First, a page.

At the corner of Brentwood Street and Stevens Avenue in Portland, a man in a newsboy cap blew a whistle, corralling a gaggle of costumed children on bicycles. Then he leaned into a set of bongo drums on a handcart, beating a festive tattoo. A little girl in a strawberry-spangled dress danced along.

It was just after noon, and the parade set off down the street. Porchfest had begun.

Musicians and fans packed the Deering Center neighborhood around Brentwood Street on Sunday for the annual music festival known as Porchfest, where acts perform on the lawns – and, yes, porches – outside private homes. Organizers later estimated that about 3,000 people turned out for the event.

A few doors down from the Brentwood-Stevens intersection, Dominic Lavoie crooned original folk ballads while strumming an electric guitar. An amp was set up in a stroller; children, including his two daughters, played in the yard around him.

Though Porchfest began in 2014, and Lavoie and his family have lived in the neighborhood for years, this was his first time performing.

“I’ve always been saying I’ll perform,” he said. “This year, I finally did.”


Like others at Porchfest 2021, Lavoie’s career has been shaped by the restrictions of the pandemic. He finished his latest album, “Wave With A Broken Arm,” just before lockdown, and Sunday’s performance was one of the few times in the last 18 months that he’s been able to play to an in-person audience. He plans to play songs from “Wave,” with Grand Hotel and Yes We Kin, at the Portland House of Music on Sept. 25.

Around the corner on Leland Street, a rock duo played originals and covers from a porch with a “Beware of Cat” sign. After finishing up a cover of “Bad, Bad Leroy Brown,” they thanked an appreciative crowd and started to pack up.

“Thank you, all. We’re Big Red Buffalo,” said Dylan Spence, the guitarist and vocalist. “This was awesome. Great crowd – including the dogs.”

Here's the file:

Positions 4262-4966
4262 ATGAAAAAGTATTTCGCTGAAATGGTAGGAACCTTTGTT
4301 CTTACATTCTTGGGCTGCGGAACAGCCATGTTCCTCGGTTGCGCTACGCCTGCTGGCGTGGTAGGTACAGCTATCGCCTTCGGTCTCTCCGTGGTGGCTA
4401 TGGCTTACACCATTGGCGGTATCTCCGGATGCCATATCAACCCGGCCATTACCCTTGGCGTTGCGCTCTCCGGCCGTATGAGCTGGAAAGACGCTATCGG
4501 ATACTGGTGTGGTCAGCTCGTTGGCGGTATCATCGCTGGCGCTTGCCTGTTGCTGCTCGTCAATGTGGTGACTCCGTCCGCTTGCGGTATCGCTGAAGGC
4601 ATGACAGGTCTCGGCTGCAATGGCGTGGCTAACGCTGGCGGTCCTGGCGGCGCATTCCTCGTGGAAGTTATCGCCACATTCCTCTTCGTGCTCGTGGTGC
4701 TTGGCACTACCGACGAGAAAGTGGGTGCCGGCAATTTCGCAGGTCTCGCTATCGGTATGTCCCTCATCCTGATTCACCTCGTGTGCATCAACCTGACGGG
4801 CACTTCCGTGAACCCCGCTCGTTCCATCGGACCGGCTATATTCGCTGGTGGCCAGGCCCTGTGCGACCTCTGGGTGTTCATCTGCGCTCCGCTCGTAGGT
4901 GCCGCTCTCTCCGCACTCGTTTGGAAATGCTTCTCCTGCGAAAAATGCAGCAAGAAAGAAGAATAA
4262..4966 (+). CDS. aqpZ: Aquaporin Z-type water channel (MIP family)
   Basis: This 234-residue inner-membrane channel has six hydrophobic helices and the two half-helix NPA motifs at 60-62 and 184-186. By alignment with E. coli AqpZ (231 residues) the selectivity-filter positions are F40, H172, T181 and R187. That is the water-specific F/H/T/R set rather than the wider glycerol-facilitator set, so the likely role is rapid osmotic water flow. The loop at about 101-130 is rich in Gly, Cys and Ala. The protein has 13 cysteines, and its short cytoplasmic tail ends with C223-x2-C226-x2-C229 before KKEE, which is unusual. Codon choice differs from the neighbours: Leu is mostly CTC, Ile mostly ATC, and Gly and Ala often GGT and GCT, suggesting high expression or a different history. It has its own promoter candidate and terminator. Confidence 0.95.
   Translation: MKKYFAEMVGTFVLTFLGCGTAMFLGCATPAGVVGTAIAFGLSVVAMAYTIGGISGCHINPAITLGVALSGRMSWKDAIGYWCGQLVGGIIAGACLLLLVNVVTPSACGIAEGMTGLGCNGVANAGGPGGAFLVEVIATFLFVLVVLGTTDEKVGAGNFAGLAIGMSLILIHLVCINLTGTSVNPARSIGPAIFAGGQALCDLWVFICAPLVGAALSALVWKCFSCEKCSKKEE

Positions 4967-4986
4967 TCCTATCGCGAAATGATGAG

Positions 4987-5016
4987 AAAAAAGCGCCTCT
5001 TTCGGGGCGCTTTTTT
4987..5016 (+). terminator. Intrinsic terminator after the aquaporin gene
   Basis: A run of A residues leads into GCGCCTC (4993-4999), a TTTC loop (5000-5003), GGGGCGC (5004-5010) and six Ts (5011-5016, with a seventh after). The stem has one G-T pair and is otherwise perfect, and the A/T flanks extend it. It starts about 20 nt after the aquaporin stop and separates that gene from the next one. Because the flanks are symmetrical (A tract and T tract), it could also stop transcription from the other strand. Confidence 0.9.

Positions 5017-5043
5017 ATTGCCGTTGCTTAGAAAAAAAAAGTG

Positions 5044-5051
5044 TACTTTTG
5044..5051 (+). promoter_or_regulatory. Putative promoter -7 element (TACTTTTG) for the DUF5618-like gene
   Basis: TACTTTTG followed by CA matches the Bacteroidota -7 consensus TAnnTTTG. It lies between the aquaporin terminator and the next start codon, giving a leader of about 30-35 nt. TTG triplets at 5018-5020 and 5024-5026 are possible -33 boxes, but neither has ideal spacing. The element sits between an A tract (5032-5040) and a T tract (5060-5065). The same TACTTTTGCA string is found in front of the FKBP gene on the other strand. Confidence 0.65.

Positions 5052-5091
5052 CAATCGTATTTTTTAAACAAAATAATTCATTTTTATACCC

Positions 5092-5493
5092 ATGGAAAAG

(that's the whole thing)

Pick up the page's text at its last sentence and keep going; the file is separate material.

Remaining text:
A large crowd gathers in the yard of a home on Brentwood Street in Portland to listen to a band during Porchfest 2021 on Sunday. Derek Davis/Staff Photographer

The band name comes from the two musicians’ backgrounds. Spence, tall and fiery-haired, sometimes gets called “Big Red.” His partner, John Buffalo (a stage name), is a drummer from Buffalo, New York. The pair met at an open mic event in Hallowell, just about a month before everything closed down in spring 2020, and have been practicing together since.

A few blocks down Brentwood, Eric Reburn, the drummer who led the opening parade, prepared his kit as a bluegrass band kept a big crowd bouncing. A math teacher at Southern Maine Community College, Reburn has been with Porchfest since the beginning. He says performers do it for the love of music, and little else.

Reburn himself leads a neighborhood drum circle for the pleasure of teaching and learning from others. The group meets at HopeGateWay Church on Forest Avenue on the second Friday of each month, at 6 p.m.

“This is what the musicians live for. The sheer joy and passion of the music,” he said. “They’re not getting paid. They’re not going to be filling arenas like Eddie Van Halen.”

Porchfest was launched in 2014 by Amy Thompson, who used to attend a similar event in Ithaca, New York. The festival has grown over the years, but remains resolutely noncommercial: Residents aren’t paid to host the performers, who aren’t compensated for their shows. Outside vendors such as food trucks don’t make money off the event.

The one-day event included 60 performances from 1 to 6 p.m. covering genres from jazz to Taiko drumming to ska and rock. More information about Porchfest is available at the festival’s social media page at

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